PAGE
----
As local governments all over Florida drastically rethink the way they deal with stray cats, Hernando County is still struggling with the most basic question:
Should the county continue to provide traps to capture strays that will almost certainly be euthanized?
On Tuesday, the County Commission will again bring up this question.
Last month, Lisa Centonze, the county's managing veterinarian for Animal Services, asked permission to end the practice of loaning traps to catch strays, and argued that the program doesn't work.
She told commissioners that last year, 280 feral cats were euthanized by Animal Services — a tiny percentage of the rapidly reproducing population of free-ranging cats in the county.
Trapping and killing feral cats, she said, is "inefficient, costly and inhumane.''
The discussion has been delayed in the past, and may be again Tuesday. But even if the commission does take it up, Hernando has already fallen behind other nearby counties on this issue.
Last week, before a packed chambers, the Hillsborough County Commission decided that trapping, neutering and releasing feral cats was a better solution than trapping and killing.
Similar programs are up and running in Pasco and Citrus counties, Centonze told commissioners.
But county Commissioner Wayne Dukes bristled at the thought of a similar program in Hernando and said there was no real problems with the current policy of loaning out cat traps.
"The program is not broken,'' he said. "She inherited some issues we can fix.''
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About three dozen of the county's traps have been loaned and never returned, Centonze told the commission. Another dozen are broken, and still others are too small for cats — which leaves just a few available for use by residents.
Dukes said these problems can be solved by writing letters to people who haven't returned the traps or enlisting jail inmates to repair the broken ones.
Whatever the solution, he said, the county needs to have traps to loan to residents who ask for help in clearing strays from their neighborhoods.
Col. Mike Maurer of the Hernando County Sheriff's Office agreed.
"We're the ones who are going to get the call'' about nuisance cats, he said last month.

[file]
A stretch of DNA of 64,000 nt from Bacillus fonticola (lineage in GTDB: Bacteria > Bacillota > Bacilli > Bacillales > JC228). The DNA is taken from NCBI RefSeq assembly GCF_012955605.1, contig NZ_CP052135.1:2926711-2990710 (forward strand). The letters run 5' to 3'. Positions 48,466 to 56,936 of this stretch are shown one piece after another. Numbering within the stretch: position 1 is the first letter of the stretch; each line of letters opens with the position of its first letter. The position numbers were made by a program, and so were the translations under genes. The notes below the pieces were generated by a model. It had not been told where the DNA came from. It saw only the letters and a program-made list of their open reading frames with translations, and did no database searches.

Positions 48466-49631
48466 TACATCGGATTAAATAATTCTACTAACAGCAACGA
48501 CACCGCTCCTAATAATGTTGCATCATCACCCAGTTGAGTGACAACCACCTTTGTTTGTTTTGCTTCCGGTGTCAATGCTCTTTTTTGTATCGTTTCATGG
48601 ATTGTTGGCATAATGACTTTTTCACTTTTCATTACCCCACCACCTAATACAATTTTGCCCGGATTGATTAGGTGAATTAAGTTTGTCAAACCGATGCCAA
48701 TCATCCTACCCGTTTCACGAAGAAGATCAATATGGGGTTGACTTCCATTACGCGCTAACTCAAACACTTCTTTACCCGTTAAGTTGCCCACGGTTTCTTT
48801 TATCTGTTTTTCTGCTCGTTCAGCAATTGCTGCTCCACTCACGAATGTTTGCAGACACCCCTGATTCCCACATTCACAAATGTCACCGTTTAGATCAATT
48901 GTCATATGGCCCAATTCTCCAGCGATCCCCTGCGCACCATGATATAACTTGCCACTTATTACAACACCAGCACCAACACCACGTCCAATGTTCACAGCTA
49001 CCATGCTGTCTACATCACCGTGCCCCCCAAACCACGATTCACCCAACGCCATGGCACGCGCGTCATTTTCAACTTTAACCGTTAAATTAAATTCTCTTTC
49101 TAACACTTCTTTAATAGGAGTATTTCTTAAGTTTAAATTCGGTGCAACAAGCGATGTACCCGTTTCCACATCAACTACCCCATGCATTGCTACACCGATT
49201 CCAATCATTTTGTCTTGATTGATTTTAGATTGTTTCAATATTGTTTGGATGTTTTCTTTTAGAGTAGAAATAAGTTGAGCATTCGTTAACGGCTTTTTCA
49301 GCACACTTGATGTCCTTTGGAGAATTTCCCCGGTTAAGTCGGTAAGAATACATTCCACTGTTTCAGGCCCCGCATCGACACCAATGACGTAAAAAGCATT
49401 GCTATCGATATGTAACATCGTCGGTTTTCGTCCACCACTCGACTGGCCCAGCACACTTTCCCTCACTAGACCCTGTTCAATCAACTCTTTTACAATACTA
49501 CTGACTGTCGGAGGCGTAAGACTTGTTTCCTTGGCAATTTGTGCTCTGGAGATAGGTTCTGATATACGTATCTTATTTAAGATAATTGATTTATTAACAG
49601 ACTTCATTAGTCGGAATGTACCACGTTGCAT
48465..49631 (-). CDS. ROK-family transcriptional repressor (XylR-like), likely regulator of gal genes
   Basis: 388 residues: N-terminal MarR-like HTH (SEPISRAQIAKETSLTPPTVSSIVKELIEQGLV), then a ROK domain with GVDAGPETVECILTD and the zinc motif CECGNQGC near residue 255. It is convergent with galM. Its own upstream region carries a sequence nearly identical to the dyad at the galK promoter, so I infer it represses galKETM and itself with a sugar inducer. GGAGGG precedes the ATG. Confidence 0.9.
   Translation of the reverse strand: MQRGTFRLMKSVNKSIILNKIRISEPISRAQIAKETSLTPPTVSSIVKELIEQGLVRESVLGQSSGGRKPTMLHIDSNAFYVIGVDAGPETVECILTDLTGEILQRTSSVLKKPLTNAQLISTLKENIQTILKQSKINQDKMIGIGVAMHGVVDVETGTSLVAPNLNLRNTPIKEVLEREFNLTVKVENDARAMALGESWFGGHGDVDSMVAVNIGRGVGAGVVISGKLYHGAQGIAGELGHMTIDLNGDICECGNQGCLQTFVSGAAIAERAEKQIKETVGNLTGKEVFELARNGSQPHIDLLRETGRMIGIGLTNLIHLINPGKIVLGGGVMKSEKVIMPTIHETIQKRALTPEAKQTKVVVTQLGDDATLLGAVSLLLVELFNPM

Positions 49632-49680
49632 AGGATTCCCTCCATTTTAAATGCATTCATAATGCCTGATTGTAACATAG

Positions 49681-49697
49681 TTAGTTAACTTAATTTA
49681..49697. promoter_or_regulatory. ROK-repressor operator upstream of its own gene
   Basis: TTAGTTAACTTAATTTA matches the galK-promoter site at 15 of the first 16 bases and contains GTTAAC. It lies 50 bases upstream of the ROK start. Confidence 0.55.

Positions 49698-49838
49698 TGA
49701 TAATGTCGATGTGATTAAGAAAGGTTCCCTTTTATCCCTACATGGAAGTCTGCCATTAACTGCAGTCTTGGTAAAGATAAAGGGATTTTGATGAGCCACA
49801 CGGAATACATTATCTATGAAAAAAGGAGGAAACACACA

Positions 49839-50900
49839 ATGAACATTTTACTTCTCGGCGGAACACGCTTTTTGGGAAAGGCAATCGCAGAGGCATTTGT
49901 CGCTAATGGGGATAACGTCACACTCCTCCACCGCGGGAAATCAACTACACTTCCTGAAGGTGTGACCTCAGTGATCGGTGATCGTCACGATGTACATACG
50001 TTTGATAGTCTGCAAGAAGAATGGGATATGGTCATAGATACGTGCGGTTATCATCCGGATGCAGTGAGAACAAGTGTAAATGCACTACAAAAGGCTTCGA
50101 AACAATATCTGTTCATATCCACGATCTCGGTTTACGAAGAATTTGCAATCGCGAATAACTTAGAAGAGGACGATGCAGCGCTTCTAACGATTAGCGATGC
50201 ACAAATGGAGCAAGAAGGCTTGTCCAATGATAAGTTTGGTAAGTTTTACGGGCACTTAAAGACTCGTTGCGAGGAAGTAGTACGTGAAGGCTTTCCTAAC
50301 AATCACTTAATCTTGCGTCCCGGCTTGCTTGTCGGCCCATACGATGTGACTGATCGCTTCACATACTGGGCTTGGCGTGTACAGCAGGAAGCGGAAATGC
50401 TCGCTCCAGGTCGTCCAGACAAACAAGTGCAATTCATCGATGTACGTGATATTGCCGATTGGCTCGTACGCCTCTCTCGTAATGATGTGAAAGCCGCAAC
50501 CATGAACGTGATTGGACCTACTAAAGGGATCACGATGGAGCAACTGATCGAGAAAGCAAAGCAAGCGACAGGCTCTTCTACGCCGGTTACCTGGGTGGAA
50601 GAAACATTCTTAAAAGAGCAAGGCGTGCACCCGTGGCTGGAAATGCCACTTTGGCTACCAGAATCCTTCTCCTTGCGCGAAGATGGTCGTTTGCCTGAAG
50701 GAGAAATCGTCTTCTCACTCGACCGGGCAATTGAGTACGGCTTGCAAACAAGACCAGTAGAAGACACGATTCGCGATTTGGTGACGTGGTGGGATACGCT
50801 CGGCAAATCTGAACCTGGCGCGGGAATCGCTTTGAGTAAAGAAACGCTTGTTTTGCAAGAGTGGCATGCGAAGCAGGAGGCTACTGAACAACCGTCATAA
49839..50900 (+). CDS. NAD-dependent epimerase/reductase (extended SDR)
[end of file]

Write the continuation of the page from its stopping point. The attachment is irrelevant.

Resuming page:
Since that discussion, Dukes said that he has talked to Maurer and to Centonze's boss, Public Safety Director Mike Rampino, and that they agreed the loaning of traps can continue.
"I know there is a cost involved in taking in a feral cat, but that's just what the county does'' to protect the community, Dukes said.
He said he was happy to have Centonze onboard, but "her heart is in trap and release'' and Dukes said there was no way he could ever support that.
Dukes expressed concern that returning cats to where they were trapped could spread disease and harm wildlife.
Centonze said last week that she got the message — Dukes and her boss want trapping to continue.
"I'm going to work with the Sheriff's Department to make the program more efficient and workable,'' she said.
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Commissioner Diane Rowden was shocked to hear that the discussion of the trapping issue had taken such a turn, especially since there has not been a full discussion by the board.
"The Board of County Commissioners took the time and spent the money to find the most qualified veterinarian to manage Animal Services,'' she said. "Now she has to come to the County Commission to ask permission to do her job?''
Rowden said Centonze is the expert and that commissioners shouldn't second-guess her.
"It's micromanaging,'' she said, and noted that Dukes made reference to the fact that the county has been loaning out traps for 23 years.
"He said that we've been loaning out traps for 23 years, why stop now. But feral cats are multiplying, so how effective has the program been?'' Rowden said. "It's a failure and a waste of taxpayers' money.''
Rowden said that the whole issue is still up for discussion and that Centonze shouldn't have to take a step back. In fact, Rowden said, she shouldn't even have to ask the board to end the trap-loaning program.
"We should let Dr. Centonze do her job,'' she said.
Joanne Schoch, executive director of the Humane Society of the Nature Coast, agrees. She said she wonders what kind of trigger sets off a need for a county manager to run his or her operational decisions by the full commission.
Schoch was infuriated at the last commission meeting when she and others who had waited for hours to discuss the trap-loan program were not allowed to speak because other controversial issues on the agenda ran long.
Like Rowden, Schoch said the commissioners don't have the knowledge that Centonze does.
"If you hired a well-qualified manager, why isn't she allowed to make decisions?'' Schoch said. "Next thing you know, the board will be questioning what brand of toilet paper she's buying for Animal Services.''
Schoch expressed concern that commissioners were making their minds up about the issues before allowing a full discussion to take place.
But Commission Chairman Dave Russell said a full discussion will take place on the issue and that no decision has been made on whether the trap-loan program will continue or end.
"We're going to be in a posture to act'' if the board wants to make a decision Tuesday, Russell said. "A good, open discussion will be helpful.''
Barbara Behrendt can be reached at email@example.com or (352) 848-1434.